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Square pegs in round holes

Jane Galt and her commenters express frustration over an online survey by the Pew Centre that seems bound and determined to shoehorn everyone into a range of predetermined outcomes that don't seem to fit Jane or her commenters very well. None of this really surprises me. The Pew Centre are the same shitheads who successfully astroturfed the campaign finance issue, so the fact that they load the questions and slant the answers is completely unsurprising. The other factor is that there are a lot of people these days who don't fit neatly into anyone's political pigeonholes, and when they respond to typology tests (whether given by Pew or anyone else) they might as well be speaking Serbian.

On a related topic, this is precisely why the popularity of Rudy Giuliani and Mitt Romney confuses a lot of media people. Most people aren't simple single-issue voters. They have a number of issues that they think are important, and they'll evaluate a candidate based on how he speaks to those issues. For a lot of people, national security is the most important issue, and they don't much care what Rudy's stance is on gays, gun control or transvestism is. They see him as totally hardcore on the war issue, so he's their man. By the same token, Romney's Mormonism doesn't repel evangelicals, because they're smart enough to see that on social issues Mormons and Southern Baptists aren't all that different. Unfortunately for the media people, they aren't smart enough to see that, and they're all like, "LOL WUT?" when they see this. So much the worse for them.


( 2 comments — Leave a comment )
Feb. 20th, 2007 08:06 pm (UTC)
while I am not really a bash-the-press person, because I
see it's importance, and I think that it is doing about as good
(and bad) a job as the other "institutions" of government and
society, there is no question that the press needs to sell
newspapers, so to speak, and some times you can see that in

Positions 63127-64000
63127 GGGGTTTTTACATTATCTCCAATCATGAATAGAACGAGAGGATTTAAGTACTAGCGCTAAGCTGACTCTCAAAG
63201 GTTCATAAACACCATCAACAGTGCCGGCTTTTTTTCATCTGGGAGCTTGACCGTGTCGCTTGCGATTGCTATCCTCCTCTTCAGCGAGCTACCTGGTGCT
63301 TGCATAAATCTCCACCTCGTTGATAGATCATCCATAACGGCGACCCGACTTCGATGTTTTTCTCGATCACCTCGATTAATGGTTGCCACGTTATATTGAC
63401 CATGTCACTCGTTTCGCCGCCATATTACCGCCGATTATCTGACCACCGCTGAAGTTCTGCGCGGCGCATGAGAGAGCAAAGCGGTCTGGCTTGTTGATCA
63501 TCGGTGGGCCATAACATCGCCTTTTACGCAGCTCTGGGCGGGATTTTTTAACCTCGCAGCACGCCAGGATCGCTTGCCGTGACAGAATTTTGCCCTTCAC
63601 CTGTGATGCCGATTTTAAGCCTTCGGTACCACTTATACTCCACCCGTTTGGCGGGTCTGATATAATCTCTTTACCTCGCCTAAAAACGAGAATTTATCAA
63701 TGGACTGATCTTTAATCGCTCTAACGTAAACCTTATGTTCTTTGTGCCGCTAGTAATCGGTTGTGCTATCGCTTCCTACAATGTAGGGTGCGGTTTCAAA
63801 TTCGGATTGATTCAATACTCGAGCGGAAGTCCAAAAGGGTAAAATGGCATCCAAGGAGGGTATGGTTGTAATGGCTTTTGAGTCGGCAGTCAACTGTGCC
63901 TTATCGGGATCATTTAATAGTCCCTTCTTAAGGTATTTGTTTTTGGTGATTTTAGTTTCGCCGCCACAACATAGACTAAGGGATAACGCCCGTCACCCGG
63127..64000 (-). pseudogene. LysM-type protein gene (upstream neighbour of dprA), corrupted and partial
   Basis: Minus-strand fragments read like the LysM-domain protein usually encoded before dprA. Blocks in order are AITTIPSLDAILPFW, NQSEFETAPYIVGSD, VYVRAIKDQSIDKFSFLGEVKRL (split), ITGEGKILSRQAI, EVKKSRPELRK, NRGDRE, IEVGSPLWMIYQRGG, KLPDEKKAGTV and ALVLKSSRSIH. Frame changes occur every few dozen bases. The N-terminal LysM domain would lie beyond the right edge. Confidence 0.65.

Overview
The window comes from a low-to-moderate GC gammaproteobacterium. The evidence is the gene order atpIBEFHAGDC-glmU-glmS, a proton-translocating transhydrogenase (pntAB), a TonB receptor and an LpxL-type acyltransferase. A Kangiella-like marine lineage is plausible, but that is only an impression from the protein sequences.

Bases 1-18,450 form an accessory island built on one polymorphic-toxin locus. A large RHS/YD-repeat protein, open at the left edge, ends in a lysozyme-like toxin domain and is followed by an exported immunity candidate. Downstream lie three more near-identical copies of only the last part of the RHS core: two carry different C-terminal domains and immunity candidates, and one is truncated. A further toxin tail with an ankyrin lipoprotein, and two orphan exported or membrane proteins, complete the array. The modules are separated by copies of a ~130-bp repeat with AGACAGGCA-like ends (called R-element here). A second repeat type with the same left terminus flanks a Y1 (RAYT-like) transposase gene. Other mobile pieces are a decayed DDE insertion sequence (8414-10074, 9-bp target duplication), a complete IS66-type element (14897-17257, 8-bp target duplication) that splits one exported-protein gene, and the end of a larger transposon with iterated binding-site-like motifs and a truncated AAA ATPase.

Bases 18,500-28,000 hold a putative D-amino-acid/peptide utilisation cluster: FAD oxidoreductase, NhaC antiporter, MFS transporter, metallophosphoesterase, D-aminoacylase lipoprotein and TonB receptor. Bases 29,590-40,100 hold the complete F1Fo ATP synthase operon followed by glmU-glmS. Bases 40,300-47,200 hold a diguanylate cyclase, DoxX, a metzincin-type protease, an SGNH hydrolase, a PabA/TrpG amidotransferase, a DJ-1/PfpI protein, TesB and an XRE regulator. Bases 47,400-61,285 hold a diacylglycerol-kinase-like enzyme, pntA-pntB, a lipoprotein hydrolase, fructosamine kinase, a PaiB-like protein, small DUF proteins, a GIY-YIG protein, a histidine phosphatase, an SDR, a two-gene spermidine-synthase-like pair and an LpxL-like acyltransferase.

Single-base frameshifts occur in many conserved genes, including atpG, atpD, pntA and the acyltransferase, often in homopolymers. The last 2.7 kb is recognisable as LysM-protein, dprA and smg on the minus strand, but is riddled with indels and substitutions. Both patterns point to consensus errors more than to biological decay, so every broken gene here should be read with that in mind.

their coverage.

The thing that you can see them doing right now is working hard
to start a fight or two - because fights sell papers/tv time/etc.

Mitt Romney - the press is all over the "he is a MORMAN he is a
MORMAN" then turn quickly to the Catholic "doesn't that burn you
up skandalize you, make you see RED RED RED!?!??!" turn to public
"magic underwear oh my good! what is that about? used to be
poly-whatever that is doesn't that scare you? what about THE CHILDREN?"
wrings hands and falls to knees "oh the humanity!" jumps up with microphone
in the face "what you got to say to the folks out there?

i tend to agree with Wombat - most christians will see past the differences
and realize that "mormons are certainly good god-fearing folk, if a little odd"

My opinion (to separate from Wombat so as not to slosh him with the slop) -
only the moron-far-far-far-right will bite on this and half of them only because
they want the attention (and half of them, unfortunately, because they are dumb
as rocks)

As to the polls, they are mental masturbation; they mean little or nothing. Once in
a while you can get a simple question that can be possed in a simple way and polled
by an org withh no dog in the fight, and that might mean something, but for the most
part polls should be ignored by the serious. That is NOT to say that the will of the
people should be ignored! Just that there need to be other ways, and unfortunately
they are more work and expense than simple polls, but there you are...


Feb. 20th, 2007 09:30 pm (UTC)
...there is no question that the press needs to sell
newspapers, so to speak, and some times you can see that in
their coverage.

Very much so, but they seem to have decided that they're better off with a smaller and more socialist/anti-war audience than they would be with a larger, less politicized audience. ISTR seeing somewhere that the only major newspaper in New York that had recorded an increase in circulation was the tabloid Post, which is noted for its pro-war stance, while the Times and Daily News had both taken it in the shorts...and the same is true for most of the other major newspapers in the country. I blame advocacy journalism, which has done far more harm than good these last forty years in that it has irremediably screwed up the press' ability to simply report the damn news as opposed to telling us what we ought to think about it, even if it means leaving out important facts needed to establish context.
( 2 comments — Leave a comment )